While U.S. yields may still be rising, the world is still awash in central-bank stimulus. The amount of negative-yielding debt has actually grown by nearly $1.4 trillion since February, to about $8.3 trillion: Bloomberg Barclays Global Aggregate Negative Yielding Debt index

My point is that for all the talk and analysis of higher interest-rates and yields we get this.

Comment

There is a fair bit to consider here and let me open with a bit of tidying up. Comparing a debt stock to an income/output flow ( GDP) requires also some idea of the cost of the debt. Moving on an opportunity has been missed to look at private-debt as we note that US consumer credit has passed the pre credit crunch peak. Of course the economy is larger but there are areas of troubled water such as car loans. This matters because the last surge in government debt was driven by the socialisation of private debt previously owned by the banks.

If we note the debt we have generically then there are real questions now as to high interest-rates can go? Some of you have suggested around 3% but in the end that also depends on economic growth which is apposite because the slowing of some monetary indicators suggests we may be about to get less of it. Should that turn further south then more than a few places will see an economic slow down that starts with both negative interest-rates and yields. These are the real issues as opposed to old era thinking.

• First, high government debt can make countries
vulnerable to rollover risk because of large gross
financing needs, particularly when maturities are
short

In reality that will be QE’d away if I may put it like that and the real question is where will the side-effects and consequences of the QE response appear? For example the distributional effects in favour of those with assets. Perhaps the real issue is the continuing prevalence of negative yields in a (claimed) recovery………From the Fab Four.

You never give me your money
You only give me your funny paper
And in the middle of negotiations
You break down

Me on Core Finance TV

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How soon will the US national debt be unaffordable?

It is time to look again at a subject which has been a regular topic in the comments section. This is what happens when national debt costs start to rise again? We have spent a period where rises in national debts have been anesthetized by the Quantitative Easing era where central bank purchases of sovereign debt have had a side effect of reducing debt costs in some cases by very substantial amounts. Of course  it is perfectly possible to argue that rather than being a side effect it was the real reason all along. Personally I do not think it started that way but once it began like in some many areas establishment pressure meant that it not only was expanded in volume but that it has come to look in stock terms really rather permanent or as the establishment would describe it temporary. Of the main players only the US has any plan at all to reduce the stock whereas the Euro area and Japan continue to pile it up.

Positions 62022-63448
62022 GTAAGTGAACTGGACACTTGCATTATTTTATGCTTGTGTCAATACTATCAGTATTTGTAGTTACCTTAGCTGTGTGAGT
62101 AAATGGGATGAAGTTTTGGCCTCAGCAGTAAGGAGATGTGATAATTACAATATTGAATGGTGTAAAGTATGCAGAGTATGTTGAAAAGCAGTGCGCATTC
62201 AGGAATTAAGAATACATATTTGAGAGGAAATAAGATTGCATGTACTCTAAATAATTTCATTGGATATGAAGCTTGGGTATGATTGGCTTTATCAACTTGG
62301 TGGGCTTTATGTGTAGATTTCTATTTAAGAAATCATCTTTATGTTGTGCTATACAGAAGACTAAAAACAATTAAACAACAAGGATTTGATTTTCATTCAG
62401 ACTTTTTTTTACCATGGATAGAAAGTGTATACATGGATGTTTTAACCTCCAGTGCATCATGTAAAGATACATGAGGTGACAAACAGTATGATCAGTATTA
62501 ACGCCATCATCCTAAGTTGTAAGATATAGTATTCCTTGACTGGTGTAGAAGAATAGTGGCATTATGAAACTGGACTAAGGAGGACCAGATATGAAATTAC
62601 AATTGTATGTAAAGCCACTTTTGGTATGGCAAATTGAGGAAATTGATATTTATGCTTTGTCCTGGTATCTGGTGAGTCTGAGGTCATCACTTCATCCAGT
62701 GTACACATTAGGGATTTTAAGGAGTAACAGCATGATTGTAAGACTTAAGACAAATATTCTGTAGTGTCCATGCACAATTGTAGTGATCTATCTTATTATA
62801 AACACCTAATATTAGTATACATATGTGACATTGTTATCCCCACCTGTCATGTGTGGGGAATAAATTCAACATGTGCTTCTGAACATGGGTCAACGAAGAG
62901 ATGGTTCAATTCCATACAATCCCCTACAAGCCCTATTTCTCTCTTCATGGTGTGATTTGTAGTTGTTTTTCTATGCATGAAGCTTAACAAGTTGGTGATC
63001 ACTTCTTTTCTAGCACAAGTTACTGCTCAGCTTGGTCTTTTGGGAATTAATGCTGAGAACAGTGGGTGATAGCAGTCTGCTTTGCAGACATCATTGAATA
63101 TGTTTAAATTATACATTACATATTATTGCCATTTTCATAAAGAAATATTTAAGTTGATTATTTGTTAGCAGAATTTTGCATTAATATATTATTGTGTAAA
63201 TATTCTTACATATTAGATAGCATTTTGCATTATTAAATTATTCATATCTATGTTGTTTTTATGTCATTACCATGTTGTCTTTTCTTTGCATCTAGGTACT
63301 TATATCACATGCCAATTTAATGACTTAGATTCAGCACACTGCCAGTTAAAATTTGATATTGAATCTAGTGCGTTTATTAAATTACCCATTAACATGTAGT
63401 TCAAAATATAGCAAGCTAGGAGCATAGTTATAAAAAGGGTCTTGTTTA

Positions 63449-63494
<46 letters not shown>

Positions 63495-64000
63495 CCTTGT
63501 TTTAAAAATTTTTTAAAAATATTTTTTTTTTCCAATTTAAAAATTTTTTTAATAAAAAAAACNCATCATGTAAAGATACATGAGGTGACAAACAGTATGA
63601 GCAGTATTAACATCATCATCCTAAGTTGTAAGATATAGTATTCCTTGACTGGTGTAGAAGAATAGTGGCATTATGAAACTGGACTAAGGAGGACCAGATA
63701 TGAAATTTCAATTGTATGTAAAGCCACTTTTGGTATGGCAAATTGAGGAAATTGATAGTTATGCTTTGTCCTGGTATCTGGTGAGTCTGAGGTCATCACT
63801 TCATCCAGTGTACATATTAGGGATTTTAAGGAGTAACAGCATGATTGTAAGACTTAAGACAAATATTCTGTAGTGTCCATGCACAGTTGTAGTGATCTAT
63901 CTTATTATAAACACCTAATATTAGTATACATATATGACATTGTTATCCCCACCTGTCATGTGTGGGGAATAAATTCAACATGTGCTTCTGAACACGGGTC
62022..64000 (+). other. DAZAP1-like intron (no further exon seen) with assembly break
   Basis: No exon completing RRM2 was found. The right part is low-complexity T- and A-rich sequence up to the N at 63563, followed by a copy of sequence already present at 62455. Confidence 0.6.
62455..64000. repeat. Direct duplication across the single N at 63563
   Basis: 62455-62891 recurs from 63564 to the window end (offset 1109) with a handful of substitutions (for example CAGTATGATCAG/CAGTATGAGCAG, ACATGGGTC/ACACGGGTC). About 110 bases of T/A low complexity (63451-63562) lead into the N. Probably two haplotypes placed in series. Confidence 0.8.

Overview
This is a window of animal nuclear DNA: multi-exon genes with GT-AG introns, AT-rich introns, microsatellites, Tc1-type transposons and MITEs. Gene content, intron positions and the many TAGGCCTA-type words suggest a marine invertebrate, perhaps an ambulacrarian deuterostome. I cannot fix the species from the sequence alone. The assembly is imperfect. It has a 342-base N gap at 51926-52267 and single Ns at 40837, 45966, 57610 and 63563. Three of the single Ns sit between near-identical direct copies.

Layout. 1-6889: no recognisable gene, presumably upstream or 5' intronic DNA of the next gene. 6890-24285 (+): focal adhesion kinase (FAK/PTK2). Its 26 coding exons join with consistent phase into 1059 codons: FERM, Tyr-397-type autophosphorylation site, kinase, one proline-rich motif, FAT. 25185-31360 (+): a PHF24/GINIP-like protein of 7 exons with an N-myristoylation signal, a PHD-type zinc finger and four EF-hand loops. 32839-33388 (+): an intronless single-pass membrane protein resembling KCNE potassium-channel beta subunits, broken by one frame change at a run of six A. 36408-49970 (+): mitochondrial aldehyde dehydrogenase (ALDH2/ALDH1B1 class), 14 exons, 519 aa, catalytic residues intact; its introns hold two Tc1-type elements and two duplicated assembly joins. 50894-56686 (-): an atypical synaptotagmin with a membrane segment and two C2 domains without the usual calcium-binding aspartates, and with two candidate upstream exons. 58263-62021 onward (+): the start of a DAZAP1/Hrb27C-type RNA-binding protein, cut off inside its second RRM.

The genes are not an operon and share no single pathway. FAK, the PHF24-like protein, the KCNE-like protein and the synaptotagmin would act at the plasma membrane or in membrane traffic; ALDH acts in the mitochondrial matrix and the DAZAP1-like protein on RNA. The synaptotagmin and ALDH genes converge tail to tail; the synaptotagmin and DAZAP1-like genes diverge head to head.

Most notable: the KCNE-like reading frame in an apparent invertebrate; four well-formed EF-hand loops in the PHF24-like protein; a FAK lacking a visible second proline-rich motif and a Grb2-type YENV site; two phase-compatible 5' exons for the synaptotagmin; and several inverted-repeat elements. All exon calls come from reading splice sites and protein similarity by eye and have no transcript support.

So let us take a look at projections for the US where the QE flow effect is now a small negative meaning that the stock is reducing. Here is Businessweek on the possible implications.

Over the next decade, the U.S. government will spend almost $7 trillion — or almost $60,000 per household — servicing the nation’s massive debt burden. The interest payments will leave less room in the budget to spend on everything from national defense to education to infrastructure. The Congressional Budget Office’s latest projections show that interest outlays will exceed both defense discretionary spending and non-military discretionary spending by 2025.

The numbers above are both eye-catching and somewhat scary but as ever this is a case of them being driven by the assumptions made so let us break it down.

US National Debt

It is on the up and up.

Debt held by the public, which has doubled in the past
10 years as a percentage of gross domestic product
(GDP), approaches 100 percent of GDP by 2028 in
CBO’s projections.

Those of you who worry we may be on the road to World War III will be troubled by the next bit.

That amount is far greater than the
debt in any year since just after World War II

As you can see the water has got a bit muddled here as the CBO has thrown in its estimates of economic growth and debt held by the public so let us take a step back. It thinks that annual fiscal deficits will rise to above US $1 Trillion a year in this period meaning that from now until 2028 they will total some US $12.4 billion. That will put the National Debt on an upwards path and the amount held by the public will be US $28.7 Trillion. Sadly they skirt the issue of how much the US Federal Reserve will own so let us move on.

Deficits

These have become more of an issue simply because the CBO thinks the recent Trump tax changes will raise the US fiscal deficit. The over US $1 Trillion a year works out to around 5% of GDP per annum.

Bond Yields

These are projected to rise as the US Federal Reserve raises its interest-rates and we do here get a mention of it continuing to reduce its balance sheet and therefore an implied reduction in its holdings of US Treasury Bonds.

Meanwhile, the interest rate on 10-year Treasury notes increases from its average of 2.4 percent in the latter part of 2017 to 4.3 percent by the middle of 2021. From 2024 to 2028, the interest rate on 3-month Treasury bills averages
2.7 percent, and the rate on 10-year Treasury notes,
3.7 percent.